Phineas Finn, by Anthony Trollope

Chapter 11

Lord Chiltern

The reader has been told that Lord Chiltern was a red man, and that peculiarity of his personal appearance was certainly the first to strike a stranger. It imparted a certain look of ferocity to him, which was apt to make men afraid of him at first sight. Women are not actuated in the same way, and are accustomed to look deeper into men at the first sight than other men will trouble themselves to do. His beard was red, and was clipped, so as to have none of the softness of waving hair. The hair on his head also was kept short, and was very red — and the colour of his face was red. Nevertheless he was a handsome man, with well-cut features, not tall, but very strongly built, and with a certain curl in the corner of his eyelids which gave to him a look of resolution — which perhaps he did not possess. He was known to be a clever man, and when very young had had the reputation of being a scholar. When he was three-and-twenty grey-haired votaries of the turf declared that he would make his fortune on the race-course — so clear-headed was he as to odds, so excellent a judge of a horse’s performances, and so gifted with a memory of events. When he was five-and-twenty he had lost every shilling of a fortune of his own, had squeezed from his father more than his father ever chose to name in speaking of his affairs to anyone, and was known to be in debt. But he had sacrificed himself on one or two memorable occasions in conformity with turf laws of honour, and men said of him, either that he was very honest or very chivalric — in accordance with the special views on the subject of the man who was speaking. It was reported now that he no longer owned horses on the turf — but this was doubted by some who could name the animals which they said that he owned, and which he ran in the name of Mr Macnab — said some; of Mr Pardoe — said others; of Mr Chickerwick — said a third set of informants. The fact was that Lord Chiltern at this moment had no interest of his own in any horse upon the turf.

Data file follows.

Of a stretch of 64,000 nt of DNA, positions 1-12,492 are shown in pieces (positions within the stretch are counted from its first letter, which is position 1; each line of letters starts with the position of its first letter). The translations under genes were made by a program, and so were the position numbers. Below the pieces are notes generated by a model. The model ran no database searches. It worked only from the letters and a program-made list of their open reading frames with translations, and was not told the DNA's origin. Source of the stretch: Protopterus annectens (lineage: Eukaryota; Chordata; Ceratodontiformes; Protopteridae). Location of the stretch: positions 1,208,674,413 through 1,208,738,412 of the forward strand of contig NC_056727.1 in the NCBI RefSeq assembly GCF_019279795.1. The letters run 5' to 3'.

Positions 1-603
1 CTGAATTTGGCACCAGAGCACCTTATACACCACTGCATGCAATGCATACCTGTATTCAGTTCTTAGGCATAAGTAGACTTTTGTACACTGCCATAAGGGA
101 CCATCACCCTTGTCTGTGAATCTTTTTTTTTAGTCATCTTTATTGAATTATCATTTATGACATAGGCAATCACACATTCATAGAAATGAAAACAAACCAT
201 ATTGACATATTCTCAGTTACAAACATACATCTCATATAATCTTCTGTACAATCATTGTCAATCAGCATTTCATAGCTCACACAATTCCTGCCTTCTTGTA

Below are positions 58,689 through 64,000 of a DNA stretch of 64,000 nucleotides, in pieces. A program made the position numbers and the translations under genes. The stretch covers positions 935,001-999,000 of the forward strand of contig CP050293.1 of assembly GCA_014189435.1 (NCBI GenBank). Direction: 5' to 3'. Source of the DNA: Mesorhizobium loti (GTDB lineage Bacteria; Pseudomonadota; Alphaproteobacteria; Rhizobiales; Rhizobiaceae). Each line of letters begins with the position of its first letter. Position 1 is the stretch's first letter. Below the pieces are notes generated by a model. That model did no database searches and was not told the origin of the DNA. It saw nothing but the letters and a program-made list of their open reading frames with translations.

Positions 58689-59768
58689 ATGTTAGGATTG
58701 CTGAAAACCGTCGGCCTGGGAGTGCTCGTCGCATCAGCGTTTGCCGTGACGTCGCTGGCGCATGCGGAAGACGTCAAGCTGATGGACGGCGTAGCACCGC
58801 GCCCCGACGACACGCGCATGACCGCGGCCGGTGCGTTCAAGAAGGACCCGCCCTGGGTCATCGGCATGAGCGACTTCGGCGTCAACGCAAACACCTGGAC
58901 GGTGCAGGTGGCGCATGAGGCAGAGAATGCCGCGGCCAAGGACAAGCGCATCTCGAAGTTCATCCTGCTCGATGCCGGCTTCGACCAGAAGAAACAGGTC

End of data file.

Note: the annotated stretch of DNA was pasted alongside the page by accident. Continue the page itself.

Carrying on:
But all the world knew that he drank. He had taken by the throat a proctor’s bull-dog when he had been drunk at Oxford, had nearly strangled the man, and had been expelled. He had fallen through his violence into some terrible misfortune at Paris, had been brought before a public judge, and his name and his infamy had been made notorious in every newspaper in the two capitals. After that he had fought a ruffian at Newmarket, and had really killed him with his fists. In reference to this latter affray it had been proved that the attack had been made on him, that he had not been to blame, and that he had not been drunk. After a prolonged investigation he had come forth from that affair without disgrace. He would have done so, at least, if he had not been heretofore disgraced. But we all know how the man well spoken of may steal a horse, while he who is of evil repute may not look over a hedge. It was asserted widely by many who were supposed to know all about everything that Lord Chiltern was in a fit of delirium tremens when he killed the ruffian at Newmarket. The worst of that latter affair was that it produced the total estrangement which now existed between Lord Brentford and his son, Lord Brentford would not believe that his son was in that matter more sinned against than sinning. “Such things do not happen to other men’s sons,” he said, when Lady Laura pleaded for her brother. Lady Laura could not induce her father to see his son, but so far prevailed that no sentence of banishment was pronounced against Lord Chiltern. There was nothing to prevent the son sitting at his father’s table if he so pleased. He never did so please — but nevertheless he continued to live in the house in Portman Square; and when he met the Earl, in the hall, perhaps, or on the staircase, would simply bow to him. Then the Earl would bow again, and shuffle on — and look very wretched, as no doubt he was. A grown-up son must be the greatest comfort a man can have — if he be his father’s best friend; but otherwise he can hardly be a comfort. As it was in this house, the son was a constant thorn in his father’s side.